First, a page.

Brokers Weigh Going Independent

More alternatives available for breaking away

Brokers who had recently delayed plans to break away from the large wirehouses and go independent are again exploring alternatives paths to go into business for themselves as the financial turmoil of 2020 fades.

“More than a third (36 percent) of brokers are open to either joining an existing RIA firm as an employee or partnering with platforms that provide technology and operations support – up from a combined 16 percent in the fall survey,” according to TD Ameritrade’s “Break Away to Independence Survey Spring 2020.” Those favoring the traditional route of launching a new independent registered investment advisory firm (RIA) fell to 25 percent over the same period, the report continued. Meanwhile, Investment News Research reported a net gain of 931 RIAs changing firms during the first nine months of 2020.

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One company focusing on attracting wirehouse brokers who want to break away is Merritt Point Wealth Advisors in Old Greenwich, Connecticut. Jason Andrews, founder and CEO, said he worked at large wirehouses for more than a decade before launching his own independent company. He combined that background with experience running his own practice to create a new “plug and play” model for independent advisors.

Andrews said the number of advisors moving to the independent channel was already increasing before the COVID-19 pandemic caused brokers to delay their plans. He believes that post-COVID more people are open to discussing their options for transitioning to the independent side with him.

“We offer a modern approach to wealth management,” Andrews said. “I saw both the benefits and the pitfalls of the wirehouses first-hand. We took what I learned there and all the great things they provide and used that as a foundation. Then we added on technology, marketing, and a flexible infrastructure. It’s a fresh way to look at things: a new-age approach that I believe is cool and exciting.”

Andrews said an advisor can move from a wirehouse to Merritt Point and bring their book of business the same way they would transition to another wirehouse. They can also acquire existing books of business through the company (which also offers financing).

Advisors can then access wirehouse-level research while leveraging new technology that enhances the client experience. The company also offers support with individualized marketing, advertising, and social media activities. Third-party business development partners help Merritt Point advisors build their book and maintain client relationships. Other benefits include sign-on bonuses (depending on the size of the deal); regulatory compliance; HR benefits such as 401(k) plans and medical coverage; and potential tax savings and flexibility through 1099 income.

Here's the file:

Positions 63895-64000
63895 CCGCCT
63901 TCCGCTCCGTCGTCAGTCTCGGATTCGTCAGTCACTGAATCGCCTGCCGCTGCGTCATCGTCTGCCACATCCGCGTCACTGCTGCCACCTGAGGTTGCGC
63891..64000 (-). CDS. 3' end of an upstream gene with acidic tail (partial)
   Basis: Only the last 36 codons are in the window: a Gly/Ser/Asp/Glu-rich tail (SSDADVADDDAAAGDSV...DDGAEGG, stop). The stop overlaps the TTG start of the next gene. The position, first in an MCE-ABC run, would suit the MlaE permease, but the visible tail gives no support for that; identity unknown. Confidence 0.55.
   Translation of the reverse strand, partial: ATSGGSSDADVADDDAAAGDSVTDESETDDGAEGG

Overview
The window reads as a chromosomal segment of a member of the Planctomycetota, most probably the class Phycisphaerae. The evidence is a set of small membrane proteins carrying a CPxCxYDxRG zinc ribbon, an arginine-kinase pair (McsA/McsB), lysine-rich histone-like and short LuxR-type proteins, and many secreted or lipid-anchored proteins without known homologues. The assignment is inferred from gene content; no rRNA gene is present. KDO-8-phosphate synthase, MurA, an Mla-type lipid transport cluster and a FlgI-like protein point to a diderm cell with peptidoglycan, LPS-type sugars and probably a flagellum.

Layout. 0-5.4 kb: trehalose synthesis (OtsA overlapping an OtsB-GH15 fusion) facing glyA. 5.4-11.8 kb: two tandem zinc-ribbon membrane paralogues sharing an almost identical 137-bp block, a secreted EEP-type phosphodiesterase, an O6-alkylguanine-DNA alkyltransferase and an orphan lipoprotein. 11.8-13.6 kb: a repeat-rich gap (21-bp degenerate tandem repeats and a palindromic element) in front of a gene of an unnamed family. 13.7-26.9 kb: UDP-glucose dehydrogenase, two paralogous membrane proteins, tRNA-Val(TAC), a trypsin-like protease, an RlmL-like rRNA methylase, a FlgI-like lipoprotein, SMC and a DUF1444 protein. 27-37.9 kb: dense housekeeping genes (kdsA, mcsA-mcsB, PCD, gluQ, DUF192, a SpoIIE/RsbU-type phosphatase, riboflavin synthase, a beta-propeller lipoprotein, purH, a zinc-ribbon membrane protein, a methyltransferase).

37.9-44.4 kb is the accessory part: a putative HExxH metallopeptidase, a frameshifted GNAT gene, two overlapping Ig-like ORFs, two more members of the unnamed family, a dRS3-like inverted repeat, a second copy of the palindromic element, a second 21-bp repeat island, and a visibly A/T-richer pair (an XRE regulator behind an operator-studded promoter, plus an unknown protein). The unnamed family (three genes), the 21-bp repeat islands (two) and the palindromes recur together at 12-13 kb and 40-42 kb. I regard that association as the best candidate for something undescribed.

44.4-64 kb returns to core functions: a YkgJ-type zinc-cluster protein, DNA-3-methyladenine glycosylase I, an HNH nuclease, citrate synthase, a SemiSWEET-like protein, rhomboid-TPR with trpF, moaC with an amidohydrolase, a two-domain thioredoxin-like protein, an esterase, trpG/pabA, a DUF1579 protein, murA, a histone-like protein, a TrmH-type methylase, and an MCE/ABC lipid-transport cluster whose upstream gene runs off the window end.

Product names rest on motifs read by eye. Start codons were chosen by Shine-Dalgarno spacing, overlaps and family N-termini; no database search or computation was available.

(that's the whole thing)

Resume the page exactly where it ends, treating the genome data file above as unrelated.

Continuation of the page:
“We were able to create a business where you have 80 to 90% of the benefits of being independent and running your own practice without many of the hassles of day-to-day operations,” he added.

The model can assist advisors coming from both protocol and non-protocol houses, Andrews noted. Advisors employed by firms that joined the Broker Protocol agreement can more easily switch firms or go independent than those working at non-protocol firms. They can also contact their current clients who may wish to follow the advisor to the new firm.

“Since we are affiliated with a protocol firm, any advisors that join our practice would also become protocol,” he said. “There are plenty of advisors moving from protocol and from non-protocol firms. As long as you're following the rules, we don't see that as an issue.”

AndrewofficeIn my experience, one reason advisors are leaving the large houses is the way technology has dramatically changed the industry, Andrews said. Ten to 20 years ago, he said, wirehouses were the only institutions that could provide the necessary infrastructure, research, and proprietary products required to meet client needs. Today, technology makes those features readily available to smaller firms.

“For many of the advisors I talk to, support staff is another major issue,” Andrews continued. “They don't get to hire and choose their own support staff, and the size of the staff is usually mandated. I've spoken to advisors who are growing their business so quickly that they can't get support to open the accounts fast enough. We can help circumvent that issue because providing quality support staff is one of our major focuses.”

Succession planning provides another advantage for the Merritt Point approach, Andrews continued. As advisors get older, some houses are setting the time frames when they must leave the company. He said his company offers more flexibility for advisors to decide how and when they will turn over clients to their successors.

Andrews said Merritt Point will have eight financial advisors by early 2021. The three-year goal is to reach 25 advisors and at least three more offices. By the end of the decade, he hopes to reach 100 advisors in at least five offices – primarily in the New York metropolitan area, plus possibly Florida.

“Not everyone is going to be the right fit for us, and we're not going to be the right fit for everyone,” he added. “We're looking for the right type of people who want to grow with us. It might be someone considered to be on the lower end for a wirehouse, and who thinks they can grow through social media or book acquisition or financing. I believe that provides the benefits for us, for them, and for their clients.”

For more information on Merritt Point Wealth Advisors, visit

Investment products and services are offered through Wells Fargo Advisors Financial Network, LLC (WFAFN), Member SIPC. Merritt Point Wealth Advisors is a separate entity from WFAFN. CAR-0121-03267 Ad


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